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A billion-dollar dispute over one of the biggest markets in Africa at sight?

By Danilo Ruggero Di Bella (Bottega Di Bella)

The recent takeover of the Owino Market by the Kampala Capital City Authority (KCCA) and the Ugandan Government cancelling the project of its redevelopment may lead to an 800-million-dollar plus international arbitration between an Asian investor and the Republic of Uganda and a 200-million-dollar domestic compensation claim directed against the KCCA by the company operating the Market. While reporting on the potential multi-million international arbitration, this article serves to exemplify the resourcefulness of national investment laws for foreign investors when it comes to protecting their undertakings against expropriatory actions of the host government.

The Owino Market and its long overdue re-development

The Owino Market is the biggest open market in Uganda and possibly in the whole East Africa sitting on 7.5 acres of land and receiving over 300.000 daily customer visit. It is the busiest market in Kampala, located right in the business district of Uganda’s capital city, next to the Nakivubo Stadium. It is the single largest source of employment in the city and women represent 70% of its workforce. The Market also represents one of the largest sources of the revenues collected by the KCCA. Its official name is the “St. Balikuddembe Market;” however, it is affectionately nicknamed Owino by its vendors after an old man who used to roast maize and sweet potatoes there.

The Market was opened in the early 70’s and was originally a municipal market managed by the now defunct Kampala City Council (KCC) until 1995, when the vendors took over the management of the Market with the enactment of Uganda’s Constitution allowing for the privatization of markets. In 2002, KCC dissolved the vendors’ leadership and handed the market to Victoria International Company which managed it from 2002 to 2006. In 2010, “St. Balikuddebe Market Stalls space and lockup shops owners Association Limited” (SSLOA) acquired a long-term lease from the Kampala District Land Board. The SSLOA is a public limited liability company with over 10,500 registered members who are vendors operating in the Market. Accordingly, nowadays the Owino market is a private market owned and managed by the SSLOA.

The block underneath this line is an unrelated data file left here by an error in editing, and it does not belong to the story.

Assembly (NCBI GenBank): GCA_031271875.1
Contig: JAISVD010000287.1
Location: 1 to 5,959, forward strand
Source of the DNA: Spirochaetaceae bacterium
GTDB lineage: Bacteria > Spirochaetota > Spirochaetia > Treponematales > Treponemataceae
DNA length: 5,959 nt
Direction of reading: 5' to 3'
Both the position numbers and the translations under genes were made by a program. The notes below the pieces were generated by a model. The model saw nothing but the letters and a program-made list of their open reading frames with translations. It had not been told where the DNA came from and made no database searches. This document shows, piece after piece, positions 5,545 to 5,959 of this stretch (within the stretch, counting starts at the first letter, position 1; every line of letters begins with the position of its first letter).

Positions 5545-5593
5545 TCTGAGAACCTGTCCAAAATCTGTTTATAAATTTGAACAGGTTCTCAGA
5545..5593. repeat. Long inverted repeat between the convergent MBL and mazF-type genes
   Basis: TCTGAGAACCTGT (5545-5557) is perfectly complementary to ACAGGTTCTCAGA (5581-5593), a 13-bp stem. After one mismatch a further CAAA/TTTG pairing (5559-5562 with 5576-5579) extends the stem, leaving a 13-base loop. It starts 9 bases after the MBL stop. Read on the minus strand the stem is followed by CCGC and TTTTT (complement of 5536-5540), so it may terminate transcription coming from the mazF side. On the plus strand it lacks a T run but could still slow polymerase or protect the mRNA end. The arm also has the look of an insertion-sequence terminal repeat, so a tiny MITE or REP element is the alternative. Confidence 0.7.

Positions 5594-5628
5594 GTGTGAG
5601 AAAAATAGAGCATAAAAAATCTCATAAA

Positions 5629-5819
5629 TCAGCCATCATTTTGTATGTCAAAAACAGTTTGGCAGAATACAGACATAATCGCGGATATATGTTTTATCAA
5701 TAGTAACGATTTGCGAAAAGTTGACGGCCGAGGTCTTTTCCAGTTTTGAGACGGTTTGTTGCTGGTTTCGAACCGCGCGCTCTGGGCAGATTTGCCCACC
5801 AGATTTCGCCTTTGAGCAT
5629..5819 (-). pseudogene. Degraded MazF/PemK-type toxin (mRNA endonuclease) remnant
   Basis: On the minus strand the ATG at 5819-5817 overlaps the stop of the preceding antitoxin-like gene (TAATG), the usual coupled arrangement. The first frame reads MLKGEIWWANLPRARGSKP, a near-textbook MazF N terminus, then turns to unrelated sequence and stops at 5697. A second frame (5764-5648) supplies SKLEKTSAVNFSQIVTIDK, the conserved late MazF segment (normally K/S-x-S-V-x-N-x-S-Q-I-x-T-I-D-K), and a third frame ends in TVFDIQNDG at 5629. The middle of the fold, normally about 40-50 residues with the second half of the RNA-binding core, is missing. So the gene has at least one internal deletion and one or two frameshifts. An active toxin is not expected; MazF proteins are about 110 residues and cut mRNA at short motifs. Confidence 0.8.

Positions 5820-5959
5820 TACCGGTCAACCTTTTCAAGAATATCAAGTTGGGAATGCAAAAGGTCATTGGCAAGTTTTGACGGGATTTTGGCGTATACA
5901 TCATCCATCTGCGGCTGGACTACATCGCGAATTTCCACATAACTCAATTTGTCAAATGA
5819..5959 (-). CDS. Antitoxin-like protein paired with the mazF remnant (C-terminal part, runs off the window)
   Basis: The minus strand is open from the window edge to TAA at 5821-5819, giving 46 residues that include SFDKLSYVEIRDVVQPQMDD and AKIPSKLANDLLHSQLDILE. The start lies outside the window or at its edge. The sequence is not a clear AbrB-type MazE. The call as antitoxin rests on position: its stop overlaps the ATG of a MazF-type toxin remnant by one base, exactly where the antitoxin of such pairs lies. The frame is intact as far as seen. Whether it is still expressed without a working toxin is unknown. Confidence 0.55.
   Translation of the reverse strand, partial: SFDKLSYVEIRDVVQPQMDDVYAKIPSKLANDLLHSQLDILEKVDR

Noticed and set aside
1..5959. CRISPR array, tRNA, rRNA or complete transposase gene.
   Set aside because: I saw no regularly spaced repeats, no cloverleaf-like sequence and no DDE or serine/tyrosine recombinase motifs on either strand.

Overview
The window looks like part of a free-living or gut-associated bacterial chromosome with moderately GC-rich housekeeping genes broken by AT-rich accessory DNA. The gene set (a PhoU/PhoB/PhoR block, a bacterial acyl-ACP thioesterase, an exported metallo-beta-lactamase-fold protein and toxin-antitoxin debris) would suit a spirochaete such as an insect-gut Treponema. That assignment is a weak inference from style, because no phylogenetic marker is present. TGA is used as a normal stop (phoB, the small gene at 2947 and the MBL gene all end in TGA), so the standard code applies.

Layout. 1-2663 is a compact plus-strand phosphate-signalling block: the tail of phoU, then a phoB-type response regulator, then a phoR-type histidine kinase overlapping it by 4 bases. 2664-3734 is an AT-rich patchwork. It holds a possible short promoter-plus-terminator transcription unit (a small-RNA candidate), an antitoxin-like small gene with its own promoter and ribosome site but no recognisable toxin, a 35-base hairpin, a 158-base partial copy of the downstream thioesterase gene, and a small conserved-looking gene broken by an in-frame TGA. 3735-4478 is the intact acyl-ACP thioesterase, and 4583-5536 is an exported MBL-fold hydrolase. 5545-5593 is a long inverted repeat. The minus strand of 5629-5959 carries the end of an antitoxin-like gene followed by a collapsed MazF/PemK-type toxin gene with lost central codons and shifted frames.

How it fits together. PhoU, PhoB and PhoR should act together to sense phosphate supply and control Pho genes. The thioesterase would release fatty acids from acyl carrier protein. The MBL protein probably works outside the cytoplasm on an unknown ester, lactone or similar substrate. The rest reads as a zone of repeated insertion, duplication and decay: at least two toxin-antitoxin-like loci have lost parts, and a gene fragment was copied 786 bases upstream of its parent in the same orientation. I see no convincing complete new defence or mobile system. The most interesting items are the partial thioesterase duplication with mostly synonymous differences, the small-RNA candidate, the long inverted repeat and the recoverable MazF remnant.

The Market has been over-crowded for years and is regrettably in poor and unhealthy conditions. There is a great need to re-develop the Owino Market by constructing modern business premises to enable all vendors to work in a safe, healthy, and inclusive environment.

The planned redevelopment project envisaged two stages: 1) the erection of a temporary “Relocation Market” adjacent to the Owino Market where the vendors would have been relocated during the construction works to be able to continue earning incomes during the re-development; 2) the construction of a modern multi-storey retail and commercial building as the new “Main Market.”

Once completed, the new Main Market complex would have increased the number of business units from the current 8,262 units to over 12,600 shops of various sizes available for rent or sale and over 10,000 market stalls on the ground floor reserved for low-income vendors on concessionary terms.Thus, the development would have increased the revenue collection for KCCA and Government statutory charges while considerably improving the business environment by providing modem facilities and amenities.

After many years of fruitless engagements with several companies, SSLOA identified Al-Ameri Intel. Company East Africa Construction Ltd (Al-Ameri Intel) to source financing of 350 million dollars and carry out the construction works for the Relocation Market and the new Main Market. Al-Ameri Intel is a majority Yemeni-owned company registered in Uganda operating in tandem with Al-Ameri for Engineering, Trading and Contracting Company Ltd (Al-Ameri Limited), a Yemen-based corporation whose management has more than 20-year of international experience in construction works of large scale and related services.

On 24 January 2020, SSLOA and Al-Ameri Intel executed a loan agreement for USD 350 million available for drawdown and repayable within a period of 15 years at a 6% interest rate and a construction contract to undertake the redevelopment of the Market. Whereas the role of the Yemeni companies was to provide financing for the project and to undertake construction works, the management of the Market would have remained within the SSLOA.

The unlawful takeover

Unfortunately, the redevelopment of the Owino Market has been frustrated by the KCCA and the Ugandan Government. The SSLOA was eventually unable to hand over the project site to Al-Ameri Intel because of the takeover of the management of the Owino Market by the KCCA that occurred on 3 November 2020.